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#78: Beware of Being the Cool Kid

#78: Beware of Being the Cool Kid

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1. Just Because You’re Contrarian Doesn’t Mean You’re Smart – Many years ago, when I was a newbie blogger, I discovered something fascinating—the more I trashed on conventional self-help advice and showed how it was full of shit, the more my work got shared on social media and the more traffic I got. 

Once I discovered this button, I kept pushing it. In 2013 and 2014, almost everything I wrote was designed to murder some sacred cow or another. It was during this period that I published such gems as Being Special Isn’t So Special, Stop Trying to Be Happy, and Why Some Dreams Should Not Be Pursued

On the one hand, this time was quite formative for me in developing my own personal philosophy. It was only by rejecting conventional wisdom that I was forced to develop my own.

But on the other hand, occasionally I became a bit of a troll—someone talking shit for the sake of a few more clicks. I wrote some dumb stuff that was unnecessarily incendiary. Most of it has since been removed from the site. 

Looking back, I think I discovered earlier than most that being contrarian wins on social media. But, at the time, I didn’t realize this. I just thought I was being really smart. After all, if I was right about something so many others were wrong about, how could that make me anything other than a genius? 

But this is the danger of contrarianism. Going against the grain and much of what “normal people” believe gives you a sense of superiority. It makes you feel like a cool kid. The more conventional the wisdom you reject, the more it implies you must be a genius, a maverick, a free mind, the coolest fucking kid in school. 

There’s an imaginary high you get with contrarian beliefs. And it’s easy to get addicted to these highs. You want more. The old contrarian beliefs begin to feel mainstream, and so you look for something even more unconventional, more controversial, more unexpected to get that same “I’m a fucking genius” hit. 

This isn’t to say all contrarian takes are wrong. Many contrarian takes are definitely right. 

It just means we have to be careful believing them. 

As the years have gone by, I’ve become increasingly concerned about our information ecosystems and the fact that they seem to be optimized for contrarianism. People appear to relish disagreeing with the conventional wisdom, even if the conventional wisdom is right—especially if the conventional wisdom is right.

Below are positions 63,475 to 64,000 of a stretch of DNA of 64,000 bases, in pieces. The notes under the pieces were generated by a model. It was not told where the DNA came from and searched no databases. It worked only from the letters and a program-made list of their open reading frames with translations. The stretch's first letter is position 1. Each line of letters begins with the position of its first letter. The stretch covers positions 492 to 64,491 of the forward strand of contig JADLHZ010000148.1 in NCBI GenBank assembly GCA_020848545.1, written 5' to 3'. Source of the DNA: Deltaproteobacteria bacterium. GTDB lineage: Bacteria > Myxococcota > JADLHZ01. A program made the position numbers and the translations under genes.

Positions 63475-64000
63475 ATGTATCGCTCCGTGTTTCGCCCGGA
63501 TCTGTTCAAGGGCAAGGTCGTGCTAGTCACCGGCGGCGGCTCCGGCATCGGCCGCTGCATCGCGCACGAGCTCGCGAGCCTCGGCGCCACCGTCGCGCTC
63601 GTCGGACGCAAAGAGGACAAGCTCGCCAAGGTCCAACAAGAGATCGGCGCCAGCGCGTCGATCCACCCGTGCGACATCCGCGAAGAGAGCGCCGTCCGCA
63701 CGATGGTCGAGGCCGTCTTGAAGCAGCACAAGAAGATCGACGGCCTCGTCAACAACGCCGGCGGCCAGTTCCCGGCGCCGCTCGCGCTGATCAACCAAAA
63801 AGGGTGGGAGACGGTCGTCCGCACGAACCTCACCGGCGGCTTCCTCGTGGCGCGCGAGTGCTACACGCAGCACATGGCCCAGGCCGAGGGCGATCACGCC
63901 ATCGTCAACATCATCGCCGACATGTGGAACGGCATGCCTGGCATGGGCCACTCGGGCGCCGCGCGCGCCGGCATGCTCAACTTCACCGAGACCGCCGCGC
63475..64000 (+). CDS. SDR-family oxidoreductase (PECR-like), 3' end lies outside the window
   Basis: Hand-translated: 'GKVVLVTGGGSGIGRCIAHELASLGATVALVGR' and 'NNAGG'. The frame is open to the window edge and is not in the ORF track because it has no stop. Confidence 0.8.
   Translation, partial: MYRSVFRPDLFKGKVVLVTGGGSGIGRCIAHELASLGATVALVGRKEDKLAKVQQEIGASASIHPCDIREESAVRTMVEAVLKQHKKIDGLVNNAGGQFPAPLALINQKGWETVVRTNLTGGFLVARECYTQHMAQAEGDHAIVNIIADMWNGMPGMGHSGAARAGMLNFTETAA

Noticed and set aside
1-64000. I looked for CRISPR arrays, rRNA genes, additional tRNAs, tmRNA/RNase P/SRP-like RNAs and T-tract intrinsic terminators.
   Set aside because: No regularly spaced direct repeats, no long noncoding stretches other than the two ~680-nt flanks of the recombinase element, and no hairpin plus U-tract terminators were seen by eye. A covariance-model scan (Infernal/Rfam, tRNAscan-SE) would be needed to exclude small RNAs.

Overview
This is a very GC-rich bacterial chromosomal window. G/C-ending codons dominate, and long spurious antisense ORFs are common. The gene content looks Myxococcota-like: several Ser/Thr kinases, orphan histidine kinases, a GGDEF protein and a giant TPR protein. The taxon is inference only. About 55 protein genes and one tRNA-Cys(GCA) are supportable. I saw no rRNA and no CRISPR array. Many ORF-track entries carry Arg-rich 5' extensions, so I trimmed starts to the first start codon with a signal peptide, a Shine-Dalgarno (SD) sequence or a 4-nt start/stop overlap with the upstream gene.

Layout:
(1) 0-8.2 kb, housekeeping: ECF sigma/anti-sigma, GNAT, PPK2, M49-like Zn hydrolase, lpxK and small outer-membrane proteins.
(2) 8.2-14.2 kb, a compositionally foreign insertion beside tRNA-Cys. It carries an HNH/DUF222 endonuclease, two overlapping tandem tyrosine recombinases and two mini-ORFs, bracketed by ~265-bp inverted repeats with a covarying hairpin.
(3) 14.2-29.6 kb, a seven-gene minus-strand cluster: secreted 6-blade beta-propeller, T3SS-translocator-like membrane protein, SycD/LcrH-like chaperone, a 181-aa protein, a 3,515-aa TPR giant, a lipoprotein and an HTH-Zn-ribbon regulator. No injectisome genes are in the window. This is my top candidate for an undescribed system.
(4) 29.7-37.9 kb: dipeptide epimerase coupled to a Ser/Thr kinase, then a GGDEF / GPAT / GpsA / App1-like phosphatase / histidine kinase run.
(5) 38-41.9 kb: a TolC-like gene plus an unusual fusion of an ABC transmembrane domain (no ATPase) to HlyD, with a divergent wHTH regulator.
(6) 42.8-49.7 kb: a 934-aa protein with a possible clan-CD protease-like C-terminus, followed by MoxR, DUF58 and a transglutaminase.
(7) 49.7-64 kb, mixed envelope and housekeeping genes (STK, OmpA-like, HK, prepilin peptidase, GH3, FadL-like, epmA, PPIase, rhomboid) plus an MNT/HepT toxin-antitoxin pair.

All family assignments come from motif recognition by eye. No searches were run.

But just because something is contrarian doesn’t mean it’s clever or brave or smart. You have to know how to follow the rules in order to know when to break them. Similarly, you have to understand the conventional wisdom to correctly spot the unconventional wisdom. Otherwise, you’re just being an asshole. 

2. The Conundrum of Social Trust – For months, I’ve written newsletters talking about social trust, how it’s deteriorating in many parts of the world, and how that’s Bad News Bears for most of us because pretty much all civil societies require some degree of trust among the population to function.

Each time I write about this, I inevitably get several emails saying something like, “Well, of course we don’t trust anything, Mark. Have you seen how fucked up the government is? Have you seen how awful big banks and corporations are? Have you seen all of the stupid, horrible people out there? How can you trust anything?” 

This appears to be a conundrum: blindly believe authorities and get screwed over? Or distrust everything and live a life of insecurity, paranoia, and fear? 

But I don’t believe these two things are mutually exclusive. You should both trust social institutions and remain skeptical of authority at the same time. 

How the hell do you do that, you ask? Well… 

I think the real problem is our expectations. Even the most honest people occasionally lie. Even the most efficient organizations occasionally fuck up. Even the most benevolent governments have some shady cigar-room dealings. 

The fact that these things happen and exist does not mean that the overall organization isn’t still efficient and useful. Imagine a company that magically cures kids with cancer for $1. Now imagine that there is one person within that company that is skimming a bit of money off the top and pocketing the extra cash. That person gets found out. Does that mean that we should get rid of the Company That Magically Cures Kids With Cancer For $1? 

Of course not. 

That’s a ridiculous example, but the point is important. Groups of people can have terrible, dishonest actors, yet still be good on the whole. Organizations can have pockets of corruption, yet still be a net positive. Authorities can be wrong occasionally, yet still useful to listen to. 

This is why the claim that we should distrust all authority all the time is just as childish and naive as the claim that we should trust all authority all the time. 

You should trust authority some or most of the time, depending on where you are and who it is, and be smart about picking and choosing when to distrust them. Because even though you don’t immediately recognize it, that distrust has a social cost.

3. Behind the Scenes of My New Documentary – I mentioned a few weeks ago that I was in New Zealand filming a documentary version of my book The Subtle Art of Not Giving a F*ck. I received tons of questions about the film, the process, how it happened, why it happened, what my favorite color was, who did my hair, etc.

(Note: Nobody actually asked about my hair.) 

So I decided to write up a blog post on the whole experience. Check it out: 

Read: Behind the Scenes – The Subtle Art Documentary 

Until next week,